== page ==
Personal Pension  

LTA rules may push staff with death benefits over the limit

LTA rules may push staff with death benefits over the limit

Employees with generous death-in-service lump-sum benefits may find themselves bitten after April 2016 when the new lifetime allowance rules kick in.

According to Iain Laws, managing director for healthcare and risk at national advisory firm Jelf Employee Benefits, the majority of employers – and their employees – are unaware that death-in-service lump-sum benefits could push pension savers over the LTA limit.

Research from Jelf Employee Benefits’ 2015/2016 survey found that 78 per cent of employers are unaware that death-in-service lump-sum benefits can contribute to a pension LTA.

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At its peak in 2010, the LTA was £1.8m, but successive budgets under chancellor George Osborne have seen the LTA reduced to £1.25m. By April 2016, it will reduce to £1m.

LTA: a brief history

2006/07: £1.50m

2007/08: £1.60m

2008/09: £1.65m

2009/10: £1.75m

2010/11: £1.80m

2011/12: £1.80m

2012/13 and 2013/14: £1.50m

2014/15 and 2015/16: £1.25m

2016/17: £1.0m

Source: Prudential

Mr Laws said: “On the face of it, this may appear to have nothing to do with benefits other than pensions, but this overlooks the reality that benefits payable under a Group Death in Service scheme can often count towards the lifetime maximum.

“This hidden connection to the world of pension savings may start to bite after April 2016. Lump-sum payments for higher-paid employees are often now set at multiples of four, eight or even 10 times salary. It is likely that some such payments will, by themselves, use up most or all of the Lifetime Allowance limit in the event of a member’s death.”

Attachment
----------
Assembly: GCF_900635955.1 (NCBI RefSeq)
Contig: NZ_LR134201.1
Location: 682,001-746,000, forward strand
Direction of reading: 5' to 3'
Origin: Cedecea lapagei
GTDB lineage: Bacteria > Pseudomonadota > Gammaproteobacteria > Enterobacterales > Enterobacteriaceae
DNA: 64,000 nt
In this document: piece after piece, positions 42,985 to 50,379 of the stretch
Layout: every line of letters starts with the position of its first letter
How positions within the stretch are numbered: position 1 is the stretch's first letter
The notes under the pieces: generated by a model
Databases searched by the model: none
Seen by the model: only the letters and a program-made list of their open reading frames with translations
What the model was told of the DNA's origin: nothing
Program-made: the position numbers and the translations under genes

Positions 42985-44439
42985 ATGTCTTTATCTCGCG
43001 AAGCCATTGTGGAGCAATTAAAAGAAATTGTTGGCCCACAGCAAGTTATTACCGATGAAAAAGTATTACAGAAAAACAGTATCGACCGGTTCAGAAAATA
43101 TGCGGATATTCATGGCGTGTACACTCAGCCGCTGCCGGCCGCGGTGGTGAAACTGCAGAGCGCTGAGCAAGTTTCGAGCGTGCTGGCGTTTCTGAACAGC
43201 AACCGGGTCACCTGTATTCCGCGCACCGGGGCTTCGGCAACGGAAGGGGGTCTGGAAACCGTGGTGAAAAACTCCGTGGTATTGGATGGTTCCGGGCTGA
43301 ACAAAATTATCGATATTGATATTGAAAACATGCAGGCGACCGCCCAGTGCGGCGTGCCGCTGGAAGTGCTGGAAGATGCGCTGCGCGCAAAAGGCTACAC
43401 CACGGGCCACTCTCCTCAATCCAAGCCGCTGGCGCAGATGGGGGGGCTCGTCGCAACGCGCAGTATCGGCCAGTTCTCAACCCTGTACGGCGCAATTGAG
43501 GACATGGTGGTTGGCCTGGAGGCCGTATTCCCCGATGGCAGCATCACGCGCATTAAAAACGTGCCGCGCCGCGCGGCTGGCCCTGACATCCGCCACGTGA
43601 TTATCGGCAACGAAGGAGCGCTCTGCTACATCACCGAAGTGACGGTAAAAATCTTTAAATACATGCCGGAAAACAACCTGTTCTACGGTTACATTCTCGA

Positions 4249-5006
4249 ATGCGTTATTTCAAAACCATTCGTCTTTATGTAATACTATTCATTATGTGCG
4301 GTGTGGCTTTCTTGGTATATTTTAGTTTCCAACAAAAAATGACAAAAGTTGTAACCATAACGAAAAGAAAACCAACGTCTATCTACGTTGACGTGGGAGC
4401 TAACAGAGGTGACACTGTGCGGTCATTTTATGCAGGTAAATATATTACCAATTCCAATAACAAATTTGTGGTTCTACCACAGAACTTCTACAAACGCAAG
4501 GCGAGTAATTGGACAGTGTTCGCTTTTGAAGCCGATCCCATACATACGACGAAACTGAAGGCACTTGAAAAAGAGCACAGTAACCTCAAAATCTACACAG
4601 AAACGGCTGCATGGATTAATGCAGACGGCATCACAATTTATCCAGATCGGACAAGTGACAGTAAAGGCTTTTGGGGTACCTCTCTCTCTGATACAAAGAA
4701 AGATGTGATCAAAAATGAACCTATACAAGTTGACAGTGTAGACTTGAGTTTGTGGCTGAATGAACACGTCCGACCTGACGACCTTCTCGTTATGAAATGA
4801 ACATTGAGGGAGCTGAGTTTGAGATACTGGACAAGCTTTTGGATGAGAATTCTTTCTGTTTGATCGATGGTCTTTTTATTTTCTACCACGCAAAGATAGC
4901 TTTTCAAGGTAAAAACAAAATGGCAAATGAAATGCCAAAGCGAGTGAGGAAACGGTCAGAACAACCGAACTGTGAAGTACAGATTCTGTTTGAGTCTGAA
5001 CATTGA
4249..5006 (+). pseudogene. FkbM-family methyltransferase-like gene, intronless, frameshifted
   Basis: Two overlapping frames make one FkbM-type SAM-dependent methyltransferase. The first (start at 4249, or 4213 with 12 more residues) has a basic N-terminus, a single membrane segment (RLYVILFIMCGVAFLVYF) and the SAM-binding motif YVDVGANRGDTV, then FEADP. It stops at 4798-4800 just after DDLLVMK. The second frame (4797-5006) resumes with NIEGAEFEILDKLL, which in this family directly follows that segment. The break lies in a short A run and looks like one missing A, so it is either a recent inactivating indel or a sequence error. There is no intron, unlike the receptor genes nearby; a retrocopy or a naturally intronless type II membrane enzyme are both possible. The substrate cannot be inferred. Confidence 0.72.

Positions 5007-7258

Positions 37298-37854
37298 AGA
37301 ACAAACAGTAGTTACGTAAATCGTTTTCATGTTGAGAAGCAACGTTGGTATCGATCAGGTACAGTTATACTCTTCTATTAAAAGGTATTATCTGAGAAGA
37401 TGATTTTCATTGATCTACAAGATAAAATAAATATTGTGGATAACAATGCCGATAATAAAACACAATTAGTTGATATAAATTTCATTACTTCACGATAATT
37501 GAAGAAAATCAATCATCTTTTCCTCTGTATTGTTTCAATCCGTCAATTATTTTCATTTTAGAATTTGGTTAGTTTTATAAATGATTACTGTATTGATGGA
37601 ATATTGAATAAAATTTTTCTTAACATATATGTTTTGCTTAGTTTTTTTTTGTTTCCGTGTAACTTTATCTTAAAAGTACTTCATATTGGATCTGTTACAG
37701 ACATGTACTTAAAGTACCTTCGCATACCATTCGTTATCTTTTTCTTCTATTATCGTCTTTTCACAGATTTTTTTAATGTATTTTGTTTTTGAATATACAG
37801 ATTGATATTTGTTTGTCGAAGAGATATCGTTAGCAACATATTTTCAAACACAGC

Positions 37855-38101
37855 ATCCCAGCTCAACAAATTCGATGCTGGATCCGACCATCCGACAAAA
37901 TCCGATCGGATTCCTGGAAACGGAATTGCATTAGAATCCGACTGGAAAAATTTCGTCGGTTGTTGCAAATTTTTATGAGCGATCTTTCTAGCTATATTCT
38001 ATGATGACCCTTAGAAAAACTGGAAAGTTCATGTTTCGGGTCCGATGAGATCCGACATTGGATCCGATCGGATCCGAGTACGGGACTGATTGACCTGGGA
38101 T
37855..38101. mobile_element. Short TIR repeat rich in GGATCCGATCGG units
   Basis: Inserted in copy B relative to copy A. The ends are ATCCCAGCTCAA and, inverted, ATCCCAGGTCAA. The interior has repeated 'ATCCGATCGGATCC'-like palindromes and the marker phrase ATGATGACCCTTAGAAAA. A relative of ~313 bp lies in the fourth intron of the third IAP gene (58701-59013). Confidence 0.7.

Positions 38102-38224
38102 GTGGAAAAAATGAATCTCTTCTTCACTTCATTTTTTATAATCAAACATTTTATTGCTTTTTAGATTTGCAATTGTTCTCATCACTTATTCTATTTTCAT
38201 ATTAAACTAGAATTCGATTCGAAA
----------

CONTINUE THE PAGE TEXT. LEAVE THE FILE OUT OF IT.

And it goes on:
In a worst case scenario, if a family breadwinner dies, and their dependent chooses to take the pension as a lump-sum benefit, the death-in-service payment can absorb most of the LTA, with the remaining amount being returned to the deceased’s family after a significant reduction in taxation.

Mr Laws added: “The ongoing reductions in LTA mean it’s essential that employers at least inform their employees of the rules and examine the suitability of the available plan designs to mitigate the application of LTA, and at best provide employees with access to guidance to help understand their individual situation.”

Adviser view

Michael Brooke, financial planner for Cheshire-based Clarion Wealth Planning, wrote in a client newsletter: “In some cases, it may make sense to continue contributing and to pay the additional tax charge on any excess. For funds extracted as income that charge currently stands at 25 per cent, plus the scheme member’s marginal rate of income tax on the residue after deduction of this charge. The LTA charge is 55 per cent if excess funds are taken as a lump sum.

“Employees who benefit from generous employer contributions may, if the option is available to them, choose to stop making personal contributions, but decide it makes sense to continue receiving their employer’s contributions whatever the tax that may eventually be levied upon this.

“When funding above the LTA with personal contributions, a key element of the calculation is the differential between the member’s tax rate at the time of the contribution and at the time that income is taken. If income in retirement can be maintained at a level that does not incur higher-rate tax then, based on the current pensions tax relief regime and rates of income tax, funding above the LTA could sometimes make sense.”